Iii. Ah, Anima!

Watch the great bough lashed by wind and rain. Is it
A metaphor for your soul—or Man’s—or even
Mine in the hurricane of Time? Now,
In the gray and splintered light, in the scything
Tail of the hurricane, miles of forest around us
Heave like the sea, and the gray underside of leaf is exposed
Of every tree, non-coniferous. The tall
Pine blackly staggers. Beyond,
The bulk and backdrop of mountain is
Obscured. Can you locate yourself
On the great chart of history?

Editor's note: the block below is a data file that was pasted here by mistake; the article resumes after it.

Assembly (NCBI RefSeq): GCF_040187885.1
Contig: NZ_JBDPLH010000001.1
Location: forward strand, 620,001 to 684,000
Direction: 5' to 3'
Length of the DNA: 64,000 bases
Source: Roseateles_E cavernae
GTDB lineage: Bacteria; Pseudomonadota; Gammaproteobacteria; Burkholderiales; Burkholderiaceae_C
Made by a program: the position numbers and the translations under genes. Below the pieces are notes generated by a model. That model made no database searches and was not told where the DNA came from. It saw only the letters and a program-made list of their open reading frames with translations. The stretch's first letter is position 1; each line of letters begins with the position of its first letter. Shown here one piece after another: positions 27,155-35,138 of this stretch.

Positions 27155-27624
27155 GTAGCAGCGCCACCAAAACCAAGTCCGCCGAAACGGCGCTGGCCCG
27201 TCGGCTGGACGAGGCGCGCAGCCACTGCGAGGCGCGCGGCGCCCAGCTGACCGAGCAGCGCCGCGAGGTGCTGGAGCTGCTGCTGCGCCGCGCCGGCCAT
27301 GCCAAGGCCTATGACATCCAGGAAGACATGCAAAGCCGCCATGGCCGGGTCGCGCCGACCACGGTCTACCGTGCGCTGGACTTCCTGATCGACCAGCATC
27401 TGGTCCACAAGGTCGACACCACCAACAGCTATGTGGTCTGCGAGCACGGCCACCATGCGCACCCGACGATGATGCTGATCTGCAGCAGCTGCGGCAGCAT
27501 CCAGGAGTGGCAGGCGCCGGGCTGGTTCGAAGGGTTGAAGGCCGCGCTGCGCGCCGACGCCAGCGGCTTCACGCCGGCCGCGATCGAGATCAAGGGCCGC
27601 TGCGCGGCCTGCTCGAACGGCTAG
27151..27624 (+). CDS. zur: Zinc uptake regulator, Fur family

In the distance a tree crashes.
Empires have fallen, and the stream
Gnashes its teeth with the klang of boulders.
Later, sleep. Tomorrow, help
Will come. The Governor promises. Roads, houses, will be
Rebuilt, food distributed. But meanwhile, sleep
Is a disaster area, too. You have lain down
On shards of Time and in unroar of the wind of Being,
And when, in the dark, you wake, with only
The klang of distant boulders in your ears,
You may wish that you, even in the old wrack and pelt of gray light,
Had run forth, screaming as wind snatched your breath away
Until you were nameless—oh, anima!—and only
Your round mouth is there, the utterance gone. Perhaps
That is the only purity—to leave
The husk behind, and leap into the
Blind and antiseptic anger of air.